What is really going on at Fukushima Daiichi, an update.
Work has continued at unit 1 to install a circulating cooling system. This will enable water to be reused for cooling the reactor. The work is near completion but has required workers to take high doses of radiation in the process. Many working on this project are now near their maximum exposures. New concerns have arose that the technical workers in the safety building may be nearing their maximum radiation doses. Losing those workers would be a considerable problem.
These high doses the workers are absorbing is extremely dangerous to their health. Young workers with less that 100 mSv have shown with work related cancers. Nuclear workers are also at higher risk for heart problems related to their exposures. The max dose on the workers is currently 250 mSv and one public official suggested moving it to 500 mSv.
It also bears mentioning these workers have no post work benefits if they become ill or unable to work in the future. Many contract workers at the plant have also stated that they had not been fully informed of the risks involved with their work.
The new 5 sVh hot spot located in unit 1 is in the “air conditioning room” and is connected to the vent stack. This is outside of the reactor building itself. Previously, a 10 sVh hot spot was found in the vent stack pipes. TEPCO is assuming that during the blast or venting attempts highly radioactive steam escaped by this route causing the high readings.
Another challenge seems to be detecting equipment that is maxed out while taking readings. The 10 sVh hot spot could be even higher but the detection equipment used doesn’t go higher. As more incursions are done into the reactor buildings being able to know the exact values of extremely high readings could be critical. Currently floors 2 and 4 of unit 1 are off limits to workers.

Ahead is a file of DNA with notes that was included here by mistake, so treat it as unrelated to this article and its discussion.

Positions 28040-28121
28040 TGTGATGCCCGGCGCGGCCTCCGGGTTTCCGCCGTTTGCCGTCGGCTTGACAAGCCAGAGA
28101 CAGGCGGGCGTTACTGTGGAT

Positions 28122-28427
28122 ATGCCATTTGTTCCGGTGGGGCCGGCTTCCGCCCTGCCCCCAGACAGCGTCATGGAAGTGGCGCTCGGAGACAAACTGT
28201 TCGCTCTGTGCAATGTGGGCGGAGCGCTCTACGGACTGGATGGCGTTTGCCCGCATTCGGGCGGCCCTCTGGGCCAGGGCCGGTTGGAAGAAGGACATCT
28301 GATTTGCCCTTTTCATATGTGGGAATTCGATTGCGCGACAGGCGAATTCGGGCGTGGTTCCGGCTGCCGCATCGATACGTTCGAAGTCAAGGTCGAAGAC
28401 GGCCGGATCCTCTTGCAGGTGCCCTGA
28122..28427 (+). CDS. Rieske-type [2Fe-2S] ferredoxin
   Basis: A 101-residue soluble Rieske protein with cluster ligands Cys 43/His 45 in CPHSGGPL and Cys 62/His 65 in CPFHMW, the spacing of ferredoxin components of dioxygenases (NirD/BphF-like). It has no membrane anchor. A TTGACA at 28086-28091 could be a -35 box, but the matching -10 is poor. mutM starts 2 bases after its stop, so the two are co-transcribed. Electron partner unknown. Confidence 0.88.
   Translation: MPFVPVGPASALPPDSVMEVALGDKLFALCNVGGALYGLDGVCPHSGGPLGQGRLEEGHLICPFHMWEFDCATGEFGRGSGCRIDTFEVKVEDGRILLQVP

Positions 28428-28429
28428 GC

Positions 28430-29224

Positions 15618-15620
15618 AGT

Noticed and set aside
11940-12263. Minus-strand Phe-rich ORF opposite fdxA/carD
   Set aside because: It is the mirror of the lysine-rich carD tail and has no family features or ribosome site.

TEPCO had previously stated they wished to drain water out of reactor building basements to do some concrete sealing to build a better re circulation system to cool the fuel. Those plans seem to have been removed from newer road maps. The surface of the water is reading 2 sVh. All that water is providing a level of shielding so work in the basement of unit 1 and likely units 2 and 3 will have to be delayed for an extended time or some sort of complex shielding implemented.
All of this may explain why TEPCO was so keen to put a tent on unit 1 first if these known values are higher than other units or represent more outside exposure than the other units.
Workers hit an underground cable while doing preparation work for an underground retaining wall. Concern over the available blueprints came out. Pipes and cables are commonly found to be up to 100 metres from where they are located on the blueprints. There are claims that blueprints and plans have been destroyed in an effort to hide the known flaws and liability of the construction of the plant. The lack of reliably knowing where systems are underground is confounding progress at the plant. This will obviously be even worse as decommissioning moves forward.
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